Sign Mounting Hardware and Systems

A sign isn’t finished until it’s mounted to the customer’s satisfaction.
Entry sign at “La Rocca,” an ancient fortress in Vignola, Italy

What is the most difficult aspect of signmaking? Sometimes it’s the design process, or fabrication methods, especially if your shop is lacking skills or equipment. Or, it can be the part we take for granted, i.e., installation and mounting, the labor-intensive but critical finishing segment that can either enhance or cost your earnings. Fortunately, unique, pre-made mounting solutions, both simple and complex, are available for both indoor and outdoor applications. Consider, for example, the temporary wire-frame sign holders used for real estate signs and compare them to construction-site signs that are bolted to wooden posts that require a posthole digger to install. (Remember to call the underground utility locator service before digging.) Wood is OK, but a kit comprising extruded aluminum posts, sign frames and faces looks sharper and lasts longer. Such extruded frames and faces can be purchased off the shelf or ordered to your specifications. Many can be assembled on a simple work table – no special tools required. 

Indoor sign installations may seem like a nonissue, but they, too, can be tricky. Upscale businesses want sophisticated-appearing signs, looks that simple frames or shop screws can’t provide. Fortunately, commercial standoff sign mounting devices offer an attractive solution, with many varieties readily available. Customarily, decorator-type rod heads reach through the drilled signface, or the face itself is short-tapped to receive machine-threaded screws from the back, with the mounting and wall mounts not visible from the front. Other options include decorator cable-and-rod systems that provide innovative clamps and cables that affix the signs between them.

BANNERS AND SOFT SIGNAGE

Banners, largely a cash cow for commercial signshops, are typically completed and then handed to the customer who installs them; thus, installation isn’t usually an issue. There are, however, exceptions to this rule. Business owners know that suspended banners provide valuable advertising, but it can be a pain for them or signshop installers to install grommet hooks and hang the banner, especially if the hardware is installed into the lightweight sheet rock found in most commercial buildings. One unique banner mount method incorporates a magnet system that allows you to mount or remove the banner using a telescoping wand. The magnets hook into the banner grommets, which attach to a drop-ceiling frame. Other systems use surface-mount frames that apply tension to the banner. These hold the banner taut and the manufacturer says its system will stand up to reasonable wind force.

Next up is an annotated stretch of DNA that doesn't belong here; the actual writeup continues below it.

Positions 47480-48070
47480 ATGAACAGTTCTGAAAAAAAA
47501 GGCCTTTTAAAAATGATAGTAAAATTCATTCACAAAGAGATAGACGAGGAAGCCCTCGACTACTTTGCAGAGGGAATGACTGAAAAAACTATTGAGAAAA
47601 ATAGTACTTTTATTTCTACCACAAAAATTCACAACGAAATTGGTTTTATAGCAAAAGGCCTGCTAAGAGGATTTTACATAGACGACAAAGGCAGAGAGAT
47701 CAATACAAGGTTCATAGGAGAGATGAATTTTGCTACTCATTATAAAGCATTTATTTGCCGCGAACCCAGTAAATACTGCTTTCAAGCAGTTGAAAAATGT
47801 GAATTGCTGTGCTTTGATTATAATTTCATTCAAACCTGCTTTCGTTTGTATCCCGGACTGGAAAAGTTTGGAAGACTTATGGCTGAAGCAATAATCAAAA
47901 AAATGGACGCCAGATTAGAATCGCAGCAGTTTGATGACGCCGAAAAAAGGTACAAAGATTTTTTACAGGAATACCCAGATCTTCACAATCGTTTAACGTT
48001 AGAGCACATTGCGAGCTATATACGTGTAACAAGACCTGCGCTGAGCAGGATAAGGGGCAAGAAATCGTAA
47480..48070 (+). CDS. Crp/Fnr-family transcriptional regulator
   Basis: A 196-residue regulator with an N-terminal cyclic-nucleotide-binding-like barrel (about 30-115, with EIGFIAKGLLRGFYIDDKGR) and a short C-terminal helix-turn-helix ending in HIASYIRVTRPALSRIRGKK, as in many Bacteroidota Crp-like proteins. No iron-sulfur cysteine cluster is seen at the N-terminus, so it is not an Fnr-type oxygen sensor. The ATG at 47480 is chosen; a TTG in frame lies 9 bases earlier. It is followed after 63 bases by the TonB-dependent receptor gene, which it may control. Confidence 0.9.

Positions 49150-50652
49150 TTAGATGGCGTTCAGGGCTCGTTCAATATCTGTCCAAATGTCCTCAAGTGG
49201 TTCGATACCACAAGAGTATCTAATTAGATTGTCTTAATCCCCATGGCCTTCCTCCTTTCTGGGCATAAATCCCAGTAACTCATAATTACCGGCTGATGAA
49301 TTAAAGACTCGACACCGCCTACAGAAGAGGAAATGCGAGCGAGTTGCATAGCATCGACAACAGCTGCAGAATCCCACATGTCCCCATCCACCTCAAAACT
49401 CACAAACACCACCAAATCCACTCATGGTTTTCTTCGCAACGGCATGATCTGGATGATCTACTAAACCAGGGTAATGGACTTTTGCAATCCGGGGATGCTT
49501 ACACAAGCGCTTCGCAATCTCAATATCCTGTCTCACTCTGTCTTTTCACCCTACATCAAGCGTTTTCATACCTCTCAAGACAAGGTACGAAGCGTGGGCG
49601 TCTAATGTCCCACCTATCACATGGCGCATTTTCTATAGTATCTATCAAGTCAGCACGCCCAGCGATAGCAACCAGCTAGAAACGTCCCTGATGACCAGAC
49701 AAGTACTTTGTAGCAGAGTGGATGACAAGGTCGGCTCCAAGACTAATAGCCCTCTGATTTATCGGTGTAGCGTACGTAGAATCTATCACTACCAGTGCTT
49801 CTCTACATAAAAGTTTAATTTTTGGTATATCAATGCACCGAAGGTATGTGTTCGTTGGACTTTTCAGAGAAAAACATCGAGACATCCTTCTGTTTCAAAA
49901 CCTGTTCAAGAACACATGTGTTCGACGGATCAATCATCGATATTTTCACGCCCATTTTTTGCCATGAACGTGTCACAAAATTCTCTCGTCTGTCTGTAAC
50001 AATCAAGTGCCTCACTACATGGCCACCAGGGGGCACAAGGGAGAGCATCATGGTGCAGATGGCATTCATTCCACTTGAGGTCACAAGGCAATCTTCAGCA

We can’t mention banners without also looking at soft signage, the emerging tradeshow and interior display favorite. The classic question is, once you print on fabric, how the heck do you mount it? One method is to order extruded frames that include a tensioning system, e.g., the frame incorporates a silicone or PVC strip that grips the material. With this, your fabricator overlays the frame with the fabric and, using a manufacturer-provided tool, presses the fabric between the frame and the silicone or PVC strip. Once inserted, the fabricator simply trims the excess fabric. Another method is to use a silicone-edge graphic (SEG) frame and apply an adhesive tape that attaches to the edge of the graphic. The edge is tucked into the frame, which makes a finished product. For more diverse shapes, it’s best to contact firms that provide brackets and mounting systems for oddly shaped (and stretched) fabric signage, with the necessary cut and sew patterns.

We’ve just skimmed the surface on sign mounting systems, but hopefully we’ve presented concepts that add ideas, value – and ease – to your installation plans.

Signs of the Times October 2018

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